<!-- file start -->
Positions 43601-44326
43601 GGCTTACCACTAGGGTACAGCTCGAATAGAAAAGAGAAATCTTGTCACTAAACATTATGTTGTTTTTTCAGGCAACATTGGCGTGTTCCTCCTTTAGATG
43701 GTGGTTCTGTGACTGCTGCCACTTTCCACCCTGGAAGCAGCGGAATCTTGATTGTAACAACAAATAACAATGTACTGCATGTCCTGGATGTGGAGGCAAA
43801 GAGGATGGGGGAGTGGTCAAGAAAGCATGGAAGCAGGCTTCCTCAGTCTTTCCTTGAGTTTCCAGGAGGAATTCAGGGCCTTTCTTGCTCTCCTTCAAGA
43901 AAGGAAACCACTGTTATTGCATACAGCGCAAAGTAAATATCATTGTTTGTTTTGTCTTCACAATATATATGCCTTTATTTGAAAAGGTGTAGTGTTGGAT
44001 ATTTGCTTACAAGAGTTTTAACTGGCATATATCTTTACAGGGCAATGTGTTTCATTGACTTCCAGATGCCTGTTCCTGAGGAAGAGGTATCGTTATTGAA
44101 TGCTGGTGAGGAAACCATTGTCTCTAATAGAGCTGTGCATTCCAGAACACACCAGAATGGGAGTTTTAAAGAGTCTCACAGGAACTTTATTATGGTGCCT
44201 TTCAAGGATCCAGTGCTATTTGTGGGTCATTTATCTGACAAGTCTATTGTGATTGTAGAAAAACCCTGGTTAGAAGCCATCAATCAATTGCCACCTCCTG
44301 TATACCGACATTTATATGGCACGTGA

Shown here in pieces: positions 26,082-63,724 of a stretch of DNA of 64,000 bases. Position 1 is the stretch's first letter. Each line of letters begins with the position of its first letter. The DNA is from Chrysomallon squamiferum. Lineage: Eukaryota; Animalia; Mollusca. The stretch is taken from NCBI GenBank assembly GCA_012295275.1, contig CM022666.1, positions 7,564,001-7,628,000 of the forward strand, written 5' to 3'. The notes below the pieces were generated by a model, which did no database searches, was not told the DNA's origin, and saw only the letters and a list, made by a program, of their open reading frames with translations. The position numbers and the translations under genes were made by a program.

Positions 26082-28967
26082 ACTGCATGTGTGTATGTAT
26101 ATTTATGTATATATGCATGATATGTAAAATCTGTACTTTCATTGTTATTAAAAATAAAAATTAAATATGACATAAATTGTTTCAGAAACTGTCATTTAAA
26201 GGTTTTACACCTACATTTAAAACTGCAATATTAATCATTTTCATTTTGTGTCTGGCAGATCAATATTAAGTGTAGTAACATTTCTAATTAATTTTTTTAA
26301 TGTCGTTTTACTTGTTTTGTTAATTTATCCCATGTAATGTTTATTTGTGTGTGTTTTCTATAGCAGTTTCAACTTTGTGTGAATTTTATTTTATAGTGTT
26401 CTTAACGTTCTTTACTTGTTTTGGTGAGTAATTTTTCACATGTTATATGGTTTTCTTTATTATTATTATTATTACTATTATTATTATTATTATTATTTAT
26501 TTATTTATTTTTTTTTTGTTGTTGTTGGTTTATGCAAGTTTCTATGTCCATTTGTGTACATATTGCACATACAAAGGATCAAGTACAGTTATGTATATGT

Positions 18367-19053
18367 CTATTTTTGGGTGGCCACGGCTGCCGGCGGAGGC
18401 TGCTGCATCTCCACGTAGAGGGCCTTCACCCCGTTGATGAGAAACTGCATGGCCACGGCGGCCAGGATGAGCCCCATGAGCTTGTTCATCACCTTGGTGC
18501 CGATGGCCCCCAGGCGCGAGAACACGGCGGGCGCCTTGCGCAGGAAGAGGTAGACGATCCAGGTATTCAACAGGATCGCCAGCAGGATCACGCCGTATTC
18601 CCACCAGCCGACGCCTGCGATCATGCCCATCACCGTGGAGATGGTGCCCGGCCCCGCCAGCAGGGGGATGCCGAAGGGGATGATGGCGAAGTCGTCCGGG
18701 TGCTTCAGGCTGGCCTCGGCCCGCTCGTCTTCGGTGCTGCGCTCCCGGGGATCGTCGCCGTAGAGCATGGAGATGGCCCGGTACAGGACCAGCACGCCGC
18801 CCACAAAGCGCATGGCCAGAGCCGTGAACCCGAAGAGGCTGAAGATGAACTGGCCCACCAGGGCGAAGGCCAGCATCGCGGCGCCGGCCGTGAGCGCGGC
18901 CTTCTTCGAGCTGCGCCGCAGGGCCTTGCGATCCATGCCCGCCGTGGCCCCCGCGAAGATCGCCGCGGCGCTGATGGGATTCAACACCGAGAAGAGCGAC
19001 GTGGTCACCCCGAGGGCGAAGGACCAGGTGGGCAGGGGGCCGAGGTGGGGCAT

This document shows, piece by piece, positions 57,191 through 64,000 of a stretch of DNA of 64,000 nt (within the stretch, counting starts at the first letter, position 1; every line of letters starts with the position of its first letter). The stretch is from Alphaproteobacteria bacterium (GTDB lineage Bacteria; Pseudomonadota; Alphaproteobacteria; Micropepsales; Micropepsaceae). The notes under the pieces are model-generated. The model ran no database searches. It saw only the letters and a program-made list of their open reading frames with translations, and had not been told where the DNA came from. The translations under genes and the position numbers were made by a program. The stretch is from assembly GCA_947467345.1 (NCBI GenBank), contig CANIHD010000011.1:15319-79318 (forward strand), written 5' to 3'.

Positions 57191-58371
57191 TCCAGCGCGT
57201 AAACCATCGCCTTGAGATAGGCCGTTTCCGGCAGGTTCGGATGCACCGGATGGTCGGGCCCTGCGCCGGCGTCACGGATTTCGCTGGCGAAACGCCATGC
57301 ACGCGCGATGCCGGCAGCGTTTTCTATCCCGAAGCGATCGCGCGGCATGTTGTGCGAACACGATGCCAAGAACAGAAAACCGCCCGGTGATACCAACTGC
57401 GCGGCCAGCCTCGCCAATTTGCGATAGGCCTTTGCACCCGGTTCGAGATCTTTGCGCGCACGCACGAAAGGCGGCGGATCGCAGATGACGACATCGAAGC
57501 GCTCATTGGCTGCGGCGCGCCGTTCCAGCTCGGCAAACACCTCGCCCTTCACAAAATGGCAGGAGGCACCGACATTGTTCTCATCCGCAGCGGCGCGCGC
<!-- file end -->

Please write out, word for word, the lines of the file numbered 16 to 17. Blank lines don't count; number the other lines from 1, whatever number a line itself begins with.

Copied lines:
26401 CTTAACGTTCTTTACTTGTTTTGGTGAGTAATTTTTCACATGTTATATGGTTTTCTTTATTATTATTATTATTACTATTATTATTATTATTATTATTTAT
26501 TTATTTATTTTTTTTTTGTTGTTGTTGGTTTATGCAAGTTTCTATGTCCATTTGTGTACATATTGCACATACAAAGGATCAAGTACAGTTATGTATATGT